West Texas Intermediate, the main oil contract traded in New York, fell below its Friday low of $57 US and was trading at $56.47 US a barrel on Monday at midday.
Brent, the crude contract traded in Europe and Asia, was at $61.33 a barrel, down 84 cents and hitting a five-year low. Brent has fallen by 40 per cent this year.
The crude-sensitive Canadian dollar is now below 86 cents US, trading at 85.87 US at midday.
United Arab Emirates energy minister Suhail Al-Mazrouei said Monday that OPEC will stand by its decision not to cut output even if oil prices fall as low as $40 a barrel.
“We are not going to change our minds because the prices went to $60 or to $40,” Mazrouei told Bloomberg at a conference in Dubai. “We’re not targeting a price; the market will stabilize itself.”
The current rout in oil prices began in September as markets realized that demand for oil was waning, even as U.S. shale producers were stepping up output. Then on Nov. 27, OPEC members voted to maintain their current levels of production at 30 million barrels a day, despite the apparent glut of oil.
The decision left North American producers defiant, saying they wouldn't be driven out of the market by tactics from the oil cartel. But OPEC members have wondered aloud why they should make all the cuts.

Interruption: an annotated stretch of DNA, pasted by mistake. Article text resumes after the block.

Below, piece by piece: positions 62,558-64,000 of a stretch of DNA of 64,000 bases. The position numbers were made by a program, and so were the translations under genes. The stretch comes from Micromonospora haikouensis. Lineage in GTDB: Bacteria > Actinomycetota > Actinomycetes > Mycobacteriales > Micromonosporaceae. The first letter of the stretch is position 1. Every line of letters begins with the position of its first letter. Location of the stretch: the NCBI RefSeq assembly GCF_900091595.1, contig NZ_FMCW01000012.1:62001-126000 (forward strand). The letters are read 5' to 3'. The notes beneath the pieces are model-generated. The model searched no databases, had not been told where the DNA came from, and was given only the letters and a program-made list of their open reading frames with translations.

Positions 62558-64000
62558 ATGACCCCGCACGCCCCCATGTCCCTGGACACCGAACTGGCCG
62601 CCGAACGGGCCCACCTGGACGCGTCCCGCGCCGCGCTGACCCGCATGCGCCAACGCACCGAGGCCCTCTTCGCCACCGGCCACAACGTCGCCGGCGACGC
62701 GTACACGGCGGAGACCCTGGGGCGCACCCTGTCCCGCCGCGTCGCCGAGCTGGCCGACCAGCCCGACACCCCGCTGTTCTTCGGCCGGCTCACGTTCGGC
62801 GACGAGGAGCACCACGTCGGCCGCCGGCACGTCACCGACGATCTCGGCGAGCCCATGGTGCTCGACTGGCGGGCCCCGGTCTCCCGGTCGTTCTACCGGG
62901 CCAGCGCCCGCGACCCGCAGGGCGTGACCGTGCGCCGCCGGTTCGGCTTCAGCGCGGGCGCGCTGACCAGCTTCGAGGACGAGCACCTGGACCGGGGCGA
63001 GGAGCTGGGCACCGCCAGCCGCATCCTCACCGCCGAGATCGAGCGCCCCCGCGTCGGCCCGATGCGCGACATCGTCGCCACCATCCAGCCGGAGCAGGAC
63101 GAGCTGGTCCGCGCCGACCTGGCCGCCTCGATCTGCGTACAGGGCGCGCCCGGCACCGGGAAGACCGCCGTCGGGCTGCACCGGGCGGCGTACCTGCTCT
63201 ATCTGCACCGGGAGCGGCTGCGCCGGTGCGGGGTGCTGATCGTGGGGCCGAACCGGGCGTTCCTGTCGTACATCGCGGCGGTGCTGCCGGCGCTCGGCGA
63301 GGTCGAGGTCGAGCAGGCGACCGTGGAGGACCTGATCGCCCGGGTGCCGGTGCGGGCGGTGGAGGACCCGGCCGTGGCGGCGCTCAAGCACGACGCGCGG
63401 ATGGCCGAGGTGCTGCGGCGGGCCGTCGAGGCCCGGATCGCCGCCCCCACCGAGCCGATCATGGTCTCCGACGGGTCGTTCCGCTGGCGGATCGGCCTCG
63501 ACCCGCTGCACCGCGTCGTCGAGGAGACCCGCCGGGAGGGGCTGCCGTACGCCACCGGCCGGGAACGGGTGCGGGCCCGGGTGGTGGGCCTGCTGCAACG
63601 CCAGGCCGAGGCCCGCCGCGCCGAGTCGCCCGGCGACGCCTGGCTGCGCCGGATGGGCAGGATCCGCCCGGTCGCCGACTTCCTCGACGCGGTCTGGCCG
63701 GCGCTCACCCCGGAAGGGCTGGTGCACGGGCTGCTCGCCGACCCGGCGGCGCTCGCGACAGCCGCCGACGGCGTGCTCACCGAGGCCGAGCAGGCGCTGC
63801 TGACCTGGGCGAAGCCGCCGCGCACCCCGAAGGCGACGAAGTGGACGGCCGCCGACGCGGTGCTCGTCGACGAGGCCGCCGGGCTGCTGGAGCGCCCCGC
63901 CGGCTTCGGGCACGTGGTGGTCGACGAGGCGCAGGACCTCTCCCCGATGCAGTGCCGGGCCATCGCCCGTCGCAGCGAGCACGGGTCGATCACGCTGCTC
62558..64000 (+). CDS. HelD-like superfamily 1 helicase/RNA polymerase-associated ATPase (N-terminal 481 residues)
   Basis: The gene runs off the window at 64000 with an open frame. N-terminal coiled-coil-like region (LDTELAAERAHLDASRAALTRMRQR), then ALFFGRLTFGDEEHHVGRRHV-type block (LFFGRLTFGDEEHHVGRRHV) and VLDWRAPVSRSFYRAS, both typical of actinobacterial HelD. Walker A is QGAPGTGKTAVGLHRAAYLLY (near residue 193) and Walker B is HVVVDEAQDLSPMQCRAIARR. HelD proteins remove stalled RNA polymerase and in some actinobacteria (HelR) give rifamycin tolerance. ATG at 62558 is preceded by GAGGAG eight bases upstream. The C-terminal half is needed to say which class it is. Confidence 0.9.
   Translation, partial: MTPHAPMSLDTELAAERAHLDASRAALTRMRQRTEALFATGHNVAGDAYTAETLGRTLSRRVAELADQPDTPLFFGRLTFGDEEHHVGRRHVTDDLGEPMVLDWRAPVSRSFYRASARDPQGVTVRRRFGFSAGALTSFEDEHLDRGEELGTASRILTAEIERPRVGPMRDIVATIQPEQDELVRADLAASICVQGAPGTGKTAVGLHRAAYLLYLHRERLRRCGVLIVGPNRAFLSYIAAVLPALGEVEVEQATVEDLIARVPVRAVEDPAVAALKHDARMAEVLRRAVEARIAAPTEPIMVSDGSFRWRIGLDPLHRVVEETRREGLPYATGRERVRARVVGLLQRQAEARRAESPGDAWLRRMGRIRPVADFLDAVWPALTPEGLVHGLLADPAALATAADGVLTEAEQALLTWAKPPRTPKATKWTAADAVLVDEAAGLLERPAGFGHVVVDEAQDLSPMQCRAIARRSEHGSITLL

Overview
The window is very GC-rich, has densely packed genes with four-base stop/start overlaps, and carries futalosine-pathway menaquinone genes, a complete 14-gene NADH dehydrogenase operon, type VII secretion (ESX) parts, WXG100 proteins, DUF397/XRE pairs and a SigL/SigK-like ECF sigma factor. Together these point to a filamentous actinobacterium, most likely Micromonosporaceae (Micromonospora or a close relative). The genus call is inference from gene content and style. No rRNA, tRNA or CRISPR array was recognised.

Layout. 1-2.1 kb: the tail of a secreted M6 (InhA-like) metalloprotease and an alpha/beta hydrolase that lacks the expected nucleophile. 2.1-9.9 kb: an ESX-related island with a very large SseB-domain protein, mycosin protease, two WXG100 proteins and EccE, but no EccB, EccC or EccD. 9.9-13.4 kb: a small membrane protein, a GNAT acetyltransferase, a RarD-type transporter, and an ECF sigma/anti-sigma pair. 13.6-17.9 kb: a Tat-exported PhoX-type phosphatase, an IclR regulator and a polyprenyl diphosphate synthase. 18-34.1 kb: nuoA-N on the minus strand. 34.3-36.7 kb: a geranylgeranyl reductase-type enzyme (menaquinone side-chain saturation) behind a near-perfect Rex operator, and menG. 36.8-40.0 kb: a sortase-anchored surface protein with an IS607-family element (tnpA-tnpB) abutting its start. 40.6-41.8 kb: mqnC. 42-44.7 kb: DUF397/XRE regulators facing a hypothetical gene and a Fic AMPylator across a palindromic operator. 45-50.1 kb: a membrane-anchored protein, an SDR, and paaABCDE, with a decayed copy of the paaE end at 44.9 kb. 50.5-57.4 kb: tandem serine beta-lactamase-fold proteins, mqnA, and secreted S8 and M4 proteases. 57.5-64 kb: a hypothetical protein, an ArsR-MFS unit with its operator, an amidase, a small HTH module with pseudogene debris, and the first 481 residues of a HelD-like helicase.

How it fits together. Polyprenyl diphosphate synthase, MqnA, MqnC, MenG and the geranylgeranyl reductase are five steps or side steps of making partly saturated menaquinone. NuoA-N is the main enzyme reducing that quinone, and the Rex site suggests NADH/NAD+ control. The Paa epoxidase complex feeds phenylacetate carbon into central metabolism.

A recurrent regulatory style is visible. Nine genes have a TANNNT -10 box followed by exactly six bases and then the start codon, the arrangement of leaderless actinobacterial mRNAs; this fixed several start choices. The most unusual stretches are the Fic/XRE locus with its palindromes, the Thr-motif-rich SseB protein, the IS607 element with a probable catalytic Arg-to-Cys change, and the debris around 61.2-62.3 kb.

U.S. producers are now pumping out the most oil they’ve produced in 30 years. On Monday, a Goldman Sachs report said they could boost output still further.
More U.S. oil coming
“Oil producers can spend less to get the same or potentially even more in terms of production,” the bank said today in an emailed report. “While reductions in [capital spending] are coming faster than expected, it is unlikely to translate into less supply.”
Both U.S. and Canadian oil companies, whose costs of production are higher than OPEC producers, are setting budgets for 2015 spending at this time of year. Many are pulling back.
On Monday, Calgary-based Western Energy Services Corp. said it's planning a 2015 capital spending budget totalling $64 million, which would be down significantly from this year. The company had spent $77.5 million in the year to Sept. 30, but falling oil prices have slowed its spending in the fourth quarter.
In its commodities outlook issued today, TD Bank economist Dina Ignjatovic said she doesn’t expect prices to remain below current levels for a sustained period of time.
Instead, the cutbacks oil producers are already making will lead to reduced supply and demand will grow in 2015, as the U.S. recovers its economic strength.
Many of the long-established shale wells will also see production taper off, Ignjatovic said.
Meanwhile, a Quebec body that consults with the public on environmental issues has recommended against allowing fracking for shale gas in the lower St. Lawrence area because of the environmental risks.
After an inquiry ordered by the Quebec environment minister, it concluded the risks to water quality outweigh any possible rewards.